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Imaggeo on Mondays: Volcanic rope

7 Apr

On Hawaii, lava fields fall into two camps – pahoehoe and a’a. This week’s Imageo on Mondays puts the two into perspective…

Pahoehoe fields are created when the lava is well insulated at the surface. The cooled rock on top prevents a lot of heat escaping and lets the lava flow beneath a tough skin of basalt. This skin is pulled and distorted by the moving lava, creating ripples and wrinkles that resemble rope.

Pahoehoe lava. (Credit: Martin Mergili via imaggeo.egu.eu)

Here’s a close up! (Credit: Martin Mergili via imaggeo.egu.eu)

Pahoehoe flow. (Credit: Tari Noelani Mattox, USGS)

And here’s the bigger picture! (Credit: Tari Noelani Mattox, USGS)

The other type, a’a, sounds a lot like it feels. Cooled a’a fields are notoriously difficult to walk over and the jagged rocks can quite happily shred your walking boots to pieces. A’a lava is much more viscous than pahoehoe and flows uninsulated over the surface. They form tall fronts of rough basalt blocks that are pushed forward and swallowed by the lava as it moves downslope.

A’a lava (and a little pahoehoe in the foreground). (Credit: USGS)

A’a lava – and a little pahoehoe in the foreground fro good measure. (Credit: USGS)

Want to see some lava flow on the go? The BBC has a collection of excellent clips.

Imaggeo is the EGU’s open access geosciences image repository. Photos uploaded to Imaggeo can be used by scientists, the press and the public provided the original author is credited. Photographers also retain full rights of use, as Imaggeo images are licensed and distributed by the EGU under a Creative Commons licence. You can submit your photos here.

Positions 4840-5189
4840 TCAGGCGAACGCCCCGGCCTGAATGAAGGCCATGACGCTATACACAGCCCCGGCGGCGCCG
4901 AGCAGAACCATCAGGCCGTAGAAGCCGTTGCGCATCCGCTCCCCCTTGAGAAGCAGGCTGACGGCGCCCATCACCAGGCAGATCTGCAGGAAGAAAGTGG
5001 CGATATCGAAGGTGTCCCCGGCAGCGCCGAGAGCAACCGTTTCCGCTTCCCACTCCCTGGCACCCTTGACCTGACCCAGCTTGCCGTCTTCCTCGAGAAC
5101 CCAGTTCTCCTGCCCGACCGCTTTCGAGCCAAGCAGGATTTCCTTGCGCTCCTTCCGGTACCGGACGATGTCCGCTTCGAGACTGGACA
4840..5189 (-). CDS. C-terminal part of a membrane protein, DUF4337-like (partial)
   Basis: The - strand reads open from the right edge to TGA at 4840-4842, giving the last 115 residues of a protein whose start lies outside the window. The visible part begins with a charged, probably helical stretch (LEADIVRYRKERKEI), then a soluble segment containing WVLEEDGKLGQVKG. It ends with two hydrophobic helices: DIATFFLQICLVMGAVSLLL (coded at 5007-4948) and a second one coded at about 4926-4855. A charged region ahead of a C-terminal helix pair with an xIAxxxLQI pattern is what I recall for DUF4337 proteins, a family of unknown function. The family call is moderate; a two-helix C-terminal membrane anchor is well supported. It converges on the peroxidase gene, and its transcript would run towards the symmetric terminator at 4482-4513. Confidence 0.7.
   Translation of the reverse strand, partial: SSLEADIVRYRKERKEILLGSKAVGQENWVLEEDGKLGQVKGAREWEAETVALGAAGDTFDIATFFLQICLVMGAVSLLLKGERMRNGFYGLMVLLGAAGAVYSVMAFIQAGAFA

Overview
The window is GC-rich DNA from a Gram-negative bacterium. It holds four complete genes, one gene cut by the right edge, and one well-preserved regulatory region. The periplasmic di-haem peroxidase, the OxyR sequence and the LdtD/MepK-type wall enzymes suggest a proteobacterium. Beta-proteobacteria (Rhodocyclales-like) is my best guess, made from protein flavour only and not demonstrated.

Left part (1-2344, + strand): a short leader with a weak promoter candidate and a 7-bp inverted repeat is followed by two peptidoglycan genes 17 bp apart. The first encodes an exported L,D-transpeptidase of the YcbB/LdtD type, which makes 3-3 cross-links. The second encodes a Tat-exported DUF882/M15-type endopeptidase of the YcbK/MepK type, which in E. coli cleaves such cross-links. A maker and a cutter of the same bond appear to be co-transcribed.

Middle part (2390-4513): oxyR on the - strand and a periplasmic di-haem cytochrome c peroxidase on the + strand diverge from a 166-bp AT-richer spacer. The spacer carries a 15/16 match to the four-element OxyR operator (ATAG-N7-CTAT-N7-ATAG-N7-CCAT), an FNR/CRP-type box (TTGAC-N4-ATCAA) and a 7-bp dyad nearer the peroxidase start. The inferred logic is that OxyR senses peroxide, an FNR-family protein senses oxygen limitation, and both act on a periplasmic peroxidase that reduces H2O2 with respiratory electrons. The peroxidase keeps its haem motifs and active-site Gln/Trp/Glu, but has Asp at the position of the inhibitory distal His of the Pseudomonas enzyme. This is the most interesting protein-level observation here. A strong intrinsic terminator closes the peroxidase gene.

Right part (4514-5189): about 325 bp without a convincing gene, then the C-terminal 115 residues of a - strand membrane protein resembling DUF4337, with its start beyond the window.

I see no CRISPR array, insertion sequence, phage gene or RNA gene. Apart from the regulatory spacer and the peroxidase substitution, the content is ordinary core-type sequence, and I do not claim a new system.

Imaggeo on Mondays: A rolling stone gathers no moss

31 Mar

Philippe Leloup brings us this week’s Imaggeo on Mondays, with tales from a mountain trail that show a geologist can never resist a good rock!

In reality, this shiny slab of rock is about 20 centimetres across. Polished to perfection, the layers of marble and amphibole are beautiful to behold. (Credit: Philippe Leloup via imaggeo.egu.eu)

In reality, this shiny slab of rock is about 20 centimetres across. Polished to perfection, the layers of marble and amphibole are beautiful to behold. (Credit: Philippe Leloup via imaggeo.egu.eu)

This image is that of a polished slab of a rock composed of interlayered marbles and amphibolites. The sample was once part of a small dry-stone wall bordering an outdoor kitchen along a trail along the Ailao Mountain Range in China (or Ailao Shan in Chinese).

As I passed by, a small black eye looked at me, and I couldn’t resist asking the owner to give me that stone – one that could easily be replaced by any other rock nearby, and he kindly agreed. The rock was special for me because I felt that its structure would be spectacular.

The Ailao Range is part of the Ailao Shan – Red River shear zone, a region that stretches for more than 1000 kilometres – from southeast Tibet to the Tonkin Gulf. During the Oligo-Miocene, the Indochina bock (encompassing Vietnam, Cambodia, Laos and Thailand) was pushed away from the collision between the Indian and Asian continents and moved several hundreds of kilometres towards the southeast along that ~10 kilometre-wide shear zone. Today, evidence that intense ductile deformation occurred are found in gneiss and marbles showing steep foliation, horizontal lineation, and numerous left-lateral shear features – a type of deformation that leaves rocks looking like this: